Eventually, however, the shift to tacit work means that opportunities for automation could disappear. And the pressure will be on vendors to make technology think, rather than automate. As the McKinsey report states: "Machines can’t recognize uncodified patterns, solve novel problems, or sense emotional responses and react appropriately; that is, they can’t substitute for tacit labor as they did for transactional labor. Instead, machines will have to make tacit employees better at their jobs by complementing and extending their tacit capabilities and activities."

The good news is that structuring and supporting tacit relationships using technology is still very new and virtually unexplored. For example, McKinsey found that companies in the top quartile of growth in labor productivity between 1998 and 2004 spent $6,200 per employee on technology for tacit work and $38,200 for transactional. There’s a lot of room to shift that investment as more transactional work starts going out the door. The bad news is that decision support technology is difficult to build and the results difficult to measure.

7. The entry-level IT job will disappear.

The Postmodern IT Department will be looking for people, but CIOs won’t be able to find them. For Nancy Markle, former president of SIM, the impact of the talent gap will rival that of the technology gap the United States became aware of when the Soviets launched the Sputnik program in the late ’50s. "The technology-rich innovators are going to be the economic leaders of the world," says Markle. "Other countries are moving ahead because they have government-sponsored programs. We need to have government-sponsored programs that target every level from elementary school through college."

In 2005, when SIM researchers asked IT leaders which skills they felt might disappear from their departments by 2008 because those skills would become obsolete, automated or outsourced, the top ranked were: programming (except for "new" programming skills like Java, .Net and Linux), operations, desktop/help, and mainframe/legacy skills—the kinds of skills that used to keep personnel busy hiring entry-level employees.

Yet when the SIM researchers asked IT leaders which background they valued most in entry-level employees, the vast majority chose computer science. And the core of most computer science programs in this country is still programming—precisely the skill that IT leaders told SIM they don’t value anymore.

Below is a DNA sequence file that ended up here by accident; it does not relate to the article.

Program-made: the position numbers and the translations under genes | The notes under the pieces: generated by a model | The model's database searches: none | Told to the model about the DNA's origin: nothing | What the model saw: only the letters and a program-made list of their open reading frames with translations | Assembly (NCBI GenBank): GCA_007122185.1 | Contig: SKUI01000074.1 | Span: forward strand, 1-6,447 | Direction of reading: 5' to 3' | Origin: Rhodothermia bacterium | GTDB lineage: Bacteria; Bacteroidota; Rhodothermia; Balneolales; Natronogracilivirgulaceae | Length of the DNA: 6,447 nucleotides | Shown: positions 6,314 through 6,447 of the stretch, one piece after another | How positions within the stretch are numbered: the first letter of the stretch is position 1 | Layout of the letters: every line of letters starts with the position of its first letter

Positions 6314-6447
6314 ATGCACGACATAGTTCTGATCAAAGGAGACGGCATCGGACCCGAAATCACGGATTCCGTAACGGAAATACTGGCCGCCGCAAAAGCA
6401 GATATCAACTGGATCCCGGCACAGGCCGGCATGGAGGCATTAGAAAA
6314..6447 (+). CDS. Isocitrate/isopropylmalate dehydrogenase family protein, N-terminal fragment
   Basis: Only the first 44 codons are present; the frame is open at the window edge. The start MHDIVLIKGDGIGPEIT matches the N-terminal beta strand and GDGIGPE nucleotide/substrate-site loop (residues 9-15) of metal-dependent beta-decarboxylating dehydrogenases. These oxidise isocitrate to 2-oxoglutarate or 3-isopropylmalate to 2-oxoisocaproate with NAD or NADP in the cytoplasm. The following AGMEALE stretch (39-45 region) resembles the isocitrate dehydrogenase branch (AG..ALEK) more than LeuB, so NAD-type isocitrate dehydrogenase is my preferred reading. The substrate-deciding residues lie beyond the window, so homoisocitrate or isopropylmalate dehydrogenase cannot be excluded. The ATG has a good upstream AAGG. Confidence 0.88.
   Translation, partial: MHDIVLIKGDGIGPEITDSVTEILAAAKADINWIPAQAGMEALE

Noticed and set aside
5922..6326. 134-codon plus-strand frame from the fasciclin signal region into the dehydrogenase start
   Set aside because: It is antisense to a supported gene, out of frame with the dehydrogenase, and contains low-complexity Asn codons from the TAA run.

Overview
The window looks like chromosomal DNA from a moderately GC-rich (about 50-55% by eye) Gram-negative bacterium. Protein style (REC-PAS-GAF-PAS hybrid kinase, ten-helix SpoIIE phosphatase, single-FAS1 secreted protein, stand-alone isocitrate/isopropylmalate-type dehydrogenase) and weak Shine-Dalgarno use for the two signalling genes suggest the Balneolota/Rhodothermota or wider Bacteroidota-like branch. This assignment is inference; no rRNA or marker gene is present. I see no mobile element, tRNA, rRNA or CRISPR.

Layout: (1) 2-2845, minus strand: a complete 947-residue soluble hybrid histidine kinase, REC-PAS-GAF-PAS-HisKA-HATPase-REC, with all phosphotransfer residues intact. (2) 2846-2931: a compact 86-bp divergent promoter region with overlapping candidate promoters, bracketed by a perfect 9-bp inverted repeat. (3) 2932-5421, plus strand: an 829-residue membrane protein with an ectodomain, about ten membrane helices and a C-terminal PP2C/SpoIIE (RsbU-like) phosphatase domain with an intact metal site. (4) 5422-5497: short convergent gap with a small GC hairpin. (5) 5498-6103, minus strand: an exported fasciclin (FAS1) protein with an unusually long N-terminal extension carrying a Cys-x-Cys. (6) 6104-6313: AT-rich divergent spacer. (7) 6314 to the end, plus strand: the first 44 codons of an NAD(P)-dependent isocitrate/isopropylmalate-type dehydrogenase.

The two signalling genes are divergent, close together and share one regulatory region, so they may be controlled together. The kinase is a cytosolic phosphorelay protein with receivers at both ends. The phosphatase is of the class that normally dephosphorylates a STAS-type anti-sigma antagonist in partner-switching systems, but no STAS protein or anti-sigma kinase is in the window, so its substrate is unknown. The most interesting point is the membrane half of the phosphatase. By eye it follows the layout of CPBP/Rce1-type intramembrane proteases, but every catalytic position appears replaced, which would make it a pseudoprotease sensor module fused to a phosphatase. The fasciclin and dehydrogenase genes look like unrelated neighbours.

Not surprisingly, students are reading those tea leaves. The number of kids who are choosing to major in computer science has plummeted by nearly half since its peak of 3.7 percent of freshmen in 2000, according to the Higher Education Research Institute at the Graduate School of Education and Information Studies at UCLA. Just 1.4 percent of all incoming freshmen in 2004 said they would select the major, and the number of women interested in computer science has dropped to its lowest level since the ’70s. Meanwhile, fewer foreign students are choosing to remain in the United States after graduation because job opportunities in their home countries have improved dramatically.

A few schools in the United States have responded by offering combined business and IT curricula. But the kinds of skills CIOs are looking for in their employees—project management, communication, expectations management—are difficult to teach in the classroom.

Some schools are making internship programs a larger part of their curricula. Kevin Gallagher, assistant professor of management information systems at Florida State University’s College of Business, has increased the number of internships for students in his mixed IT and business program. But Gallagher is limited by the time necessary to set up the internships and by the budgets of local businesses. Indeed, though many CIOs have internship programs, most are for only a few positions—not nearly enough to fill gaps that will arise. "I think the universities and colleges will not produce enough people to keep up with demand, and the same goes in Europe," says Zurich’s Maier.

8. CIOs will have to step up.

CIOs who faultlessly deliver services of the traditional variety—infrastructure, application portfolio and support—should expect to be under pressure to do more, or soon they can expect to be looking for work. "IT organizations that focus on managing infrastructure and back-office applications may be good candidates for outsourcing," says Forrester’s Laurie Orlov, VP and research director of the IT Management Team. "Those organizations are thought of as cost centers."

"The concept of providing a secure, stable infrastructure is merely the price of admission today," says Jeffrey Campbell, CIO of BNSF Railway. "[To survive], you have to be a transformational CIO."


Copyright © 2006 IDG Communications, Inc.